Player Tips: Adding stuff to a scene

Player tips articles offer a short series of tips to help you brush up your skills in certain areas, the lists aren’t exhaustive but keeping them in mind should help you develop your playing style.

In this player tips article we give some advice on how you can add stuff to a scene to make the game more fun for yourself, your fellow players and the GM, it can also help you succeed on your rolls by tying them into the story.

1. Check with your GM first

First things first, check with your GM that you are okay to make additions to the scene, it may not always be appropriate. If you phrase your addition as a question then you are more likely to get a positive response.

Okay so we’re in the stable out the back of the tavern, are their any water troughs and tack for the animals around here?

2. Make sure that your additions don’t contradict established facts

If the GM has already established a number of facts in the scene, don’t try to contradict them or work around them, try building them into your additions, the GM is more likely to reward you for working with the narrative rather than struggling against it.

Okay so the four guards are approaching the stable, perhaps they’ve been on patrol all night? They’re cold and tired meaning that they don’t spot us straight away in the darkness of the stables.

3. Ensure that your additions are consistent with the current environment/situation

If you are in a stable in a fantasy game, don’t ask whether or not their is a weapon lying around or a convenient firearm, think of things that might be found in your environment that can serve the purpose you want them for.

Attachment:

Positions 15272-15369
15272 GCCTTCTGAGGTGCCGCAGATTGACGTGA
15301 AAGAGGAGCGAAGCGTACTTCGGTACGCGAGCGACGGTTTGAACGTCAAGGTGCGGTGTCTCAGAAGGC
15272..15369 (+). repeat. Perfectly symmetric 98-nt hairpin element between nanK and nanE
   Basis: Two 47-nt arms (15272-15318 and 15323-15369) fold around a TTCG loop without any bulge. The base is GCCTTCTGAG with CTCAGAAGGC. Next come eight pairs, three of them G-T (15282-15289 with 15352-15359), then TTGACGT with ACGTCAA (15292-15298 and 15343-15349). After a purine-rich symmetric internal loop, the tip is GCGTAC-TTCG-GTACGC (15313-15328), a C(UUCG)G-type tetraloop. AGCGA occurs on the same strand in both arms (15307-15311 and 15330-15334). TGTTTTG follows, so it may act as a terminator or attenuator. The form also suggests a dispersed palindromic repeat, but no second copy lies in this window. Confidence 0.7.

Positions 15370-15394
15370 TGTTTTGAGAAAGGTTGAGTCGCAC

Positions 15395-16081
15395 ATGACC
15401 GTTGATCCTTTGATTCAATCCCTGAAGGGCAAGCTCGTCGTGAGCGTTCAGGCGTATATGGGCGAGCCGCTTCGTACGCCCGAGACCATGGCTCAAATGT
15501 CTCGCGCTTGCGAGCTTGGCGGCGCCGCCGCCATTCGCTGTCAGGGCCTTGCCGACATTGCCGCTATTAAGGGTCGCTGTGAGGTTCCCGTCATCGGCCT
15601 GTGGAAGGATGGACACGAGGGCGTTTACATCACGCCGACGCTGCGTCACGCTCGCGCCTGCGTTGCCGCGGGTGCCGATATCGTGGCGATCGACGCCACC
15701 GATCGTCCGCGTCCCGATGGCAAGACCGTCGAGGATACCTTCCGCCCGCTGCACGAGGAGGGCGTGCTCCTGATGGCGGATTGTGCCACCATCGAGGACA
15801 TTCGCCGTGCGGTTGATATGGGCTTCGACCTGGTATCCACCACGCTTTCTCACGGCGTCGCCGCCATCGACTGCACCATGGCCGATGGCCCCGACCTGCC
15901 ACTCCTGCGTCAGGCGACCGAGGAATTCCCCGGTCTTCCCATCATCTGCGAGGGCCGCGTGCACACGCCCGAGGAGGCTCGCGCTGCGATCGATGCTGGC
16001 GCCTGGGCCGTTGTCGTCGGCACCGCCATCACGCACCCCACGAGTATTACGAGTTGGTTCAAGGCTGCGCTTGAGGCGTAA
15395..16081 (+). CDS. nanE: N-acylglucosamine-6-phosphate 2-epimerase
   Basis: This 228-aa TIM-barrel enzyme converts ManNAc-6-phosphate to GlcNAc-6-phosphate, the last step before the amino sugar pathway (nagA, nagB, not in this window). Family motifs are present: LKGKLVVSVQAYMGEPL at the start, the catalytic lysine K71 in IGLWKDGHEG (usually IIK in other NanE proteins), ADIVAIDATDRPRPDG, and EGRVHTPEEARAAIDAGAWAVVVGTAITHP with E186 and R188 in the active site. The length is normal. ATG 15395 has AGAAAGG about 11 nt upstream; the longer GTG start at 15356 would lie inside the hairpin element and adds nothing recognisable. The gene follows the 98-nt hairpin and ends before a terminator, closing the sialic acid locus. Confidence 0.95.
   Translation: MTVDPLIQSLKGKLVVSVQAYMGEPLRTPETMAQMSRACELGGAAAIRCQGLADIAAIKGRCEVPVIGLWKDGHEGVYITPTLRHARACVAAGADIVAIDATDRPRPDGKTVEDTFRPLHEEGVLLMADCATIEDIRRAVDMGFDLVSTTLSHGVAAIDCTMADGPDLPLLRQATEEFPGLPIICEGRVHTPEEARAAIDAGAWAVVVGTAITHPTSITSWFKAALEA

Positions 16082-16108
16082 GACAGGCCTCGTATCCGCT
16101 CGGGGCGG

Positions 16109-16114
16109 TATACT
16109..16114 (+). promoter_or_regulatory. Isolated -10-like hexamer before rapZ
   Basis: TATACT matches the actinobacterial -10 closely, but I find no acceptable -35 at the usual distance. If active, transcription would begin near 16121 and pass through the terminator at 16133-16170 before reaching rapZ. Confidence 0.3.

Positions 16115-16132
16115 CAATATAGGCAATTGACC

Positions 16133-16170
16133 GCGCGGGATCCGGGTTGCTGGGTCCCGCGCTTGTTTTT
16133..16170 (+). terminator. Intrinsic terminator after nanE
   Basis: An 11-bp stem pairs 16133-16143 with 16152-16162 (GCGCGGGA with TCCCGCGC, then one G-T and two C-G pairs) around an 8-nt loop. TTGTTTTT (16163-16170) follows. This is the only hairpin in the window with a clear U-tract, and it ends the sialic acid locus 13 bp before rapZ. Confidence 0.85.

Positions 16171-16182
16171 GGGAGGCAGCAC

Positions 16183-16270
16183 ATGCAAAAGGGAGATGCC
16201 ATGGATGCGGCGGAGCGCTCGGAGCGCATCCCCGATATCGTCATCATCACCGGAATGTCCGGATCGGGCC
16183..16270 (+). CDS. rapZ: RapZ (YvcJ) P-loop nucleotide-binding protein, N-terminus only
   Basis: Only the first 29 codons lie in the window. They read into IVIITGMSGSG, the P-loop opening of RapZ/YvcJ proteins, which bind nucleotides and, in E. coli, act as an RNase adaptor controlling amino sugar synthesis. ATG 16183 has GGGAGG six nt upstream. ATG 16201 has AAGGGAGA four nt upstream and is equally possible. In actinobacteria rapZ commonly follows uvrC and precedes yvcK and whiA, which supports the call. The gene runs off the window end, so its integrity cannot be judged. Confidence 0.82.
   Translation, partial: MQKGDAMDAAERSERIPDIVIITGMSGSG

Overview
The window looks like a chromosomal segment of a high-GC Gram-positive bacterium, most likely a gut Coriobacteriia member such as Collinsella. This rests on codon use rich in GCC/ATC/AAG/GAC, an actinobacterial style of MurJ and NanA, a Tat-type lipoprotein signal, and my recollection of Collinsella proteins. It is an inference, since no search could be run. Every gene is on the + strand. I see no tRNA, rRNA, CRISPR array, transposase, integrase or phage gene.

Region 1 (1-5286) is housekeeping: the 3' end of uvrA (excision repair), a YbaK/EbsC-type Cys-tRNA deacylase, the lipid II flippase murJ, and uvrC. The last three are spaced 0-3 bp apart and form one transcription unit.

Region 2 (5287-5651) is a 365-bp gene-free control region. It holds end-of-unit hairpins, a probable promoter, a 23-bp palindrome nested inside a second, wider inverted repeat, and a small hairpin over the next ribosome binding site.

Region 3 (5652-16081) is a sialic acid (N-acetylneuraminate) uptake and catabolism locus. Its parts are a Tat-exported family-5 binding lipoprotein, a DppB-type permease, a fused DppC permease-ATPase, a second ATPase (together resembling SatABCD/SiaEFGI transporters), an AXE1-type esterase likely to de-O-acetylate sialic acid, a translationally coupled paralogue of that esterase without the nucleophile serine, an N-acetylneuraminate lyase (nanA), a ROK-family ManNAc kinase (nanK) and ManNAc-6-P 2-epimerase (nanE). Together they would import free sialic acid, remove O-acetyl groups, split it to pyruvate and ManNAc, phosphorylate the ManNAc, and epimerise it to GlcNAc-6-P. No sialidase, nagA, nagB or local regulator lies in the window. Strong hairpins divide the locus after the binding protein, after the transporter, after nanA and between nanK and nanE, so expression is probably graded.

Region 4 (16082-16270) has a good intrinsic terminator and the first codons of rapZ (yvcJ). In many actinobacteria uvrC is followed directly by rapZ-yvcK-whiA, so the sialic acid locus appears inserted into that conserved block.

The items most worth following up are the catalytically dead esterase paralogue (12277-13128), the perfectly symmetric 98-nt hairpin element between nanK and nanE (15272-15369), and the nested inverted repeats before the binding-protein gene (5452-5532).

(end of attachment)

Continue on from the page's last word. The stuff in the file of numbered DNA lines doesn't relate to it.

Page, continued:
If there’s hay in the stables to feed the animals is there maybe a pitchfork or something that they use to move the hay around propped up against a wall?

4. Use your additions in your actions

Once you’ve gone to the trouble of adding to a scene and enhancing the description, don’t simply let it remain in the background, use those elements when you are engaged in combat or when you take action in the scene.

As the guards move towards the stables I grab hold of the pitchfork and hunker down behind the water trough, hiding myself from view.

5. Ask the GM whether you can get a bonus for doing so

Okay, so you’ve used your scene elements, don’t be afraid to ask the GM whether or not you can receive a bonus for doing so, at worst the GM will say no and you’ve still added a cool descriptive element to the game, however, if you’re enhancing their game then the GM is more likely to give you a bonus of some sort.

As the guard move around the water trough I stand up, kicking the trough over, spilling water on the ground at their feet and attack with the pitchfork, would I get a bonus since I’m attacking from surprise and they might be slipping about on the damp cobbles?

 

Ship picture is a free vector graphic designated CC0 Public Domain, the original image can be found here.

GM Tips: 5 Tips to Help Describe a Scene

GM Tips articles offer advice and ideas for gamesmasters to help hone their techniques and run their games, these lists are not exhaustive but provide some tips to point a GM in the right direction.

In this article we offer five tips to help with that most important of all GM skills: describing a scene.